Insect and Disease Fact Sheet Compliments of New Century



Needle Diseases on 2-Needled Conifers in Ohio


Most of the "disease" problems encountered on conifers in Ohio are actually non-infectious disorders resulting from the plant being out of balance with its environment. Dry weather will often cause browning of needle tips or browning and drop of second year needles. Trees growing in sites which are wet early in the year are less tolerant of summer drought. Such trees may rather quickly turn yellow and die in the late summer. Nevertheless, some fungal needle diseases of conifers can cause considerable damage in plantings throughout Ohio. In such cases, control measures may be needed.


Lophodermium Needlecast

This needlecast disease is caused by the fungus Lophodermium seditiosum. Fungal fruiting pustules develop on fallen needles over the summer. They show up as black, football-shaped protrusions on the needles (Figures 1 and 2). From August to October, during wet periods, windborne spores are released, which infect the current year's needles, resulting in a small brown spot, often with a yellow halo (Figure 3).

Figure 1. Fruiting pustules of Lophodermium on pine needle.

Figure 2. Close-up of Lophodermium pustules.

The Spanish and French green strains of Scots pines have been especially hard hit; other 2-needled pines such as red or Austrian may be infected. The small yellows to brown spots become apparent on the one-year-old needles in March and April. By May, many of these needles have turned brown and begun to fall off. The defoliation may be more severe on the lower portions of the tree (Figure 5). As the new needles come out, the damage to the tree is often masked.

Figure 3. Infection spots of Lophodermium on pine needles.

Figure 4. Yellowing of previous year’s needles caused by Cyclaneusma.

Cyclaneusma Needlecast

This needlecast, caused by Cyclaneusma minor, is also found on Scots pine throughout Ohio. (This disease was formerly referred to as Naemacyclus, and this name may still   be found in some literature.) In early summer, yellowing of the previous

year's needles may be noted (Figure 4). Transverse brown bands are often present on needles as well (Figure 6). The fruiting pustules of the fungus are small, tan, elongate and protrude slightly above the needle surface (Figure 7). They are seen on fallen or still attached brown needles during a rainy or damp period. The most damaging period for infection by the Cyclaneusma needlecast fungus appears to be on year-old needles in early spring. Most infections occur before the current season's buds have broken. However, this fungus can infect needles throughout the year during damp weather when temperatures are above freezing. Infected needles will tend to drop throughout the year.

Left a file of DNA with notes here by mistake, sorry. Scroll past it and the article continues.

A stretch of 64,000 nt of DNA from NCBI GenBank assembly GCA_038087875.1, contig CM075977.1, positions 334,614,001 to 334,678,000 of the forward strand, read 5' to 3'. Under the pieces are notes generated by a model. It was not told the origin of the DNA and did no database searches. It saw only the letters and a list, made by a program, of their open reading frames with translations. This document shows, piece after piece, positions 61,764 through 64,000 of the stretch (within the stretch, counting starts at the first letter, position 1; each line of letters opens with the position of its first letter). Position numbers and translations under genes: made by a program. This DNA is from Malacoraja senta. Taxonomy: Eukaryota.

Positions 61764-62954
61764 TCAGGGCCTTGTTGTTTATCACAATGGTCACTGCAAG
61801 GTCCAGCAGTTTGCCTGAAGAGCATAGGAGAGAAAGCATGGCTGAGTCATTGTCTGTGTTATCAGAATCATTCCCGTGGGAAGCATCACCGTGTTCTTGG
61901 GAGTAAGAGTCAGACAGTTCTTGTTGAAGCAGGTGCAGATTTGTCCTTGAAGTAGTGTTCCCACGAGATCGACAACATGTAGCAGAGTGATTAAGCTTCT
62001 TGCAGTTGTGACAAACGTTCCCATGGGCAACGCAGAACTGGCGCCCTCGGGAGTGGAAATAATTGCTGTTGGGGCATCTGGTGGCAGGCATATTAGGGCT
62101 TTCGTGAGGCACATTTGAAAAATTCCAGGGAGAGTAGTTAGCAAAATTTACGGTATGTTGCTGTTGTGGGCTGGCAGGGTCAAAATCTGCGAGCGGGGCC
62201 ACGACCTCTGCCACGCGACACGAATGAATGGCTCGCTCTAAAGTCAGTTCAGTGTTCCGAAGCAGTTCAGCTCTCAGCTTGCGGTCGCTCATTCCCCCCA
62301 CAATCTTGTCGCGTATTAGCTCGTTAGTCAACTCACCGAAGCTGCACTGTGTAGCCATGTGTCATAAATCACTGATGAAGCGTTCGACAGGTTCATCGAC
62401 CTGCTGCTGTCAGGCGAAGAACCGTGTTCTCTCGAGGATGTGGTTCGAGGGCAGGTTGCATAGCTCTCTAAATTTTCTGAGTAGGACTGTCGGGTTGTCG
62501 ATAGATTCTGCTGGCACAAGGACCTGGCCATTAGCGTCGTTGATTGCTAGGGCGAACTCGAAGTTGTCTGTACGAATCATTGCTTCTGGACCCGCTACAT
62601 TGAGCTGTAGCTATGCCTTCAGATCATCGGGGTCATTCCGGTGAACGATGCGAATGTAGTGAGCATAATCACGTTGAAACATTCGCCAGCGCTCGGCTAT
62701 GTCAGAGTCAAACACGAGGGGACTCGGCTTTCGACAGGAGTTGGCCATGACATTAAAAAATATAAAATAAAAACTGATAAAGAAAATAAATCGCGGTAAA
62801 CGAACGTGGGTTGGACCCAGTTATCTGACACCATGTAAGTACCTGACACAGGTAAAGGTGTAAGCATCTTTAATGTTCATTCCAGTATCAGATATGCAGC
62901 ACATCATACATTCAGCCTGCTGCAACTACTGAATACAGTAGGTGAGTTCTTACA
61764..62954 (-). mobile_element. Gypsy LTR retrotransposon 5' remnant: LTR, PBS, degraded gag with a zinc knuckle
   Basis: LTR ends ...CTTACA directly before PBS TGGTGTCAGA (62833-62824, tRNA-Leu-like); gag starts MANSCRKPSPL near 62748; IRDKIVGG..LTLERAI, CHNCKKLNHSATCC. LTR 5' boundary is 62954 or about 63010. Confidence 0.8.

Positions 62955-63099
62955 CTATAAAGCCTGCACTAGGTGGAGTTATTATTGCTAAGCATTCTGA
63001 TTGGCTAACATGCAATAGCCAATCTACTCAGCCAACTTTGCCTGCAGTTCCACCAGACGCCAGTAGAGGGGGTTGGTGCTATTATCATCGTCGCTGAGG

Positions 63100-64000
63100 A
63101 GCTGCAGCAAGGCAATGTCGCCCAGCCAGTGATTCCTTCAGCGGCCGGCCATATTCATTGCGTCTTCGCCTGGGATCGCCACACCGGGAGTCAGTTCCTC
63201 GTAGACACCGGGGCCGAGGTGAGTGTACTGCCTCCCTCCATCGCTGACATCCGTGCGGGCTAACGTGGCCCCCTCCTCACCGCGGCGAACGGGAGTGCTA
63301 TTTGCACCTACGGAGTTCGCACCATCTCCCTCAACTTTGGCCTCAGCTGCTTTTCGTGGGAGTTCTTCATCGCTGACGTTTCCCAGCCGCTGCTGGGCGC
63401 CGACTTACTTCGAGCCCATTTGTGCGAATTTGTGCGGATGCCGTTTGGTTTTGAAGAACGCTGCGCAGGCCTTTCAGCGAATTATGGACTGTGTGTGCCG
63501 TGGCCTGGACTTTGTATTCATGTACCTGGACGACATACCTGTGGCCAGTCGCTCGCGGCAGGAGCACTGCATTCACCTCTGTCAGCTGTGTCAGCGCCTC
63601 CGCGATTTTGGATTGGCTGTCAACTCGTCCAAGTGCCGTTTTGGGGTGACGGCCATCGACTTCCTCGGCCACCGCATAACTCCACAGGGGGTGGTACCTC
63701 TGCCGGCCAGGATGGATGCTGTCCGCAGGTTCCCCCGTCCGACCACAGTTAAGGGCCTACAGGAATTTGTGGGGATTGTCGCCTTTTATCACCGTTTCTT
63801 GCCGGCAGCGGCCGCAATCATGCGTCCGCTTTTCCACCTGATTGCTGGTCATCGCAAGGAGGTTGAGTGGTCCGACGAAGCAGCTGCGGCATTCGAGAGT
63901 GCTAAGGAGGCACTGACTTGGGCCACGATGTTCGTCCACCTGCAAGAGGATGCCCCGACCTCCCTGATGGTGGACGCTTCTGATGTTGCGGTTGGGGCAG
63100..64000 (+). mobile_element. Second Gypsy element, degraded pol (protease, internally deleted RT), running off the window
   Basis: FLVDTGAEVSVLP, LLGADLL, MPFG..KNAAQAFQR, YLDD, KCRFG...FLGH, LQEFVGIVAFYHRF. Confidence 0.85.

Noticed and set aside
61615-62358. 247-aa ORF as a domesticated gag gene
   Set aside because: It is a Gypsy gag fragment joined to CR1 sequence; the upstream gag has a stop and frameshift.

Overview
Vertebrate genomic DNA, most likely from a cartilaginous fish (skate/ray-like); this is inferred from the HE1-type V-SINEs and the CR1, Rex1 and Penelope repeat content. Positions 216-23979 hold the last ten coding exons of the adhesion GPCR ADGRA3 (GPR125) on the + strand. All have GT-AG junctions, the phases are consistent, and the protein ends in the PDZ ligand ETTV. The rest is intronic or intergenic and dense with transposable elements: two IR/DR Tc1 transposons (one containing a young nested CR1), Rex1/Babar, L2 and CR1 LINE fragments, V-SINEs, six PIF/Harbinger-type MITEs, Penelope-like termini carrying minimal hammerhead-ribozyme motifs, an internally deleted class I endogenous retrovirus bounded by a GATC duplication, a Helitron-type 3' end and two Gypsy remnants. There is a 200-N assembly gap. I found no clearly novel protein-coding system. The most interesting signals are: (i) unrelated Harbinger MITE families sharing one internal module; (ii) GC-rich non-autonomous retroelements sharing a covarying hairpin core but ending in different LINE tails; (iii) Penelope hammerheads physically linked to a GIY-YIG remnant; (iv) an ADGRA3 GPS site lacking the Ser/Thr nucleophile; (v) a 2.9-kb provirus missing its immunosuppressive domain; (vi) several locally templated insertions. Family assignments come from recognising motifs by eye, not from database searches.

Dothistroma Needlecast

Dothistroma needlecast, caused by the fungus Dothistroma pini occasionally infects Austrian, red and Scots pine in Ohio. In late summer to early fall, brown to reddish-brown spots or bands form on needles. The tips of the needles gradually die and turn brown, while the base of the needle can remain green. Small black fruiting bodies can be seen at the base of the infected area. Spores are spread by splashing rain. Infection can occur on 2-year-old needles from spring to fall. Current year needles can be infected beginning in midsummer. They are not susceptible to infection until they have emerged from the needle sheath.

Figure 5. Defoliation of lower portion of pine caused by Lophodermium.


Figure 6. Brown bands transversing needles of Cyclaneusma infected pine.


Figure 7. Fruiting pustules on needles of Cyclaneusma infected pine.

Control of Needle Diseases

Control of these diseases involves cultural modification as well as chemical protection. Scots pine should not be planted in areas that will be shaded from the sun in the morning hours or in fog or dew prone locations. In plantations where there are only a few diseased trees, remove them and burn them along with their fallen needles. Do not allow weeds or tall grass to grow up around the Scots pine. Thin plantings which are crowded. Prune trees appropriately to promote air circulation within and among trees. Since these diseases infect needles at different times of the year, it is important to determine which disease is present before employing a fungicide. Laboratory diagnosis may be needed. Colored spots or bands on needles can be caused by insects or other injuries, and are not sufficient evidence of the presence of infectious diseases.

Fungicides may be used to protect the needles from infection. Good coverage via wet down hydraulic sprays is necessary. In all cases, read and follow the directions found on the label of the product chosen. Treatment intervals will depend on the product chosen and the amount of wetness during a given season. For Cyclaneusma needlecast, fungicide sprays applied in early spring have prevented some damage in tests conducted in Pennsylvania. Spraying when purple lilac buds show 1/8-inch green beyond the brown bud scale may provide a timing tool in most areas in Ohio. A second treatment should be applied in early May, and a third in mid-June. This fungus can infect needles throughout the year; rainy summers require additional treatments in mid-August and mid­-October. For Dothistroma needlecast, treat as new needles begin to emerge from needle sheaths, and again three to four weeks later. Apply properly labeled products containing mancozeb or copper compounds. Copper compounds may cause phytotoxicity, so be sure to follow label directions carefully.


Information through the Ohio State Extension Factsheet HYG-307l-96

Insect and Disease Fact Sheet Compliments of New Century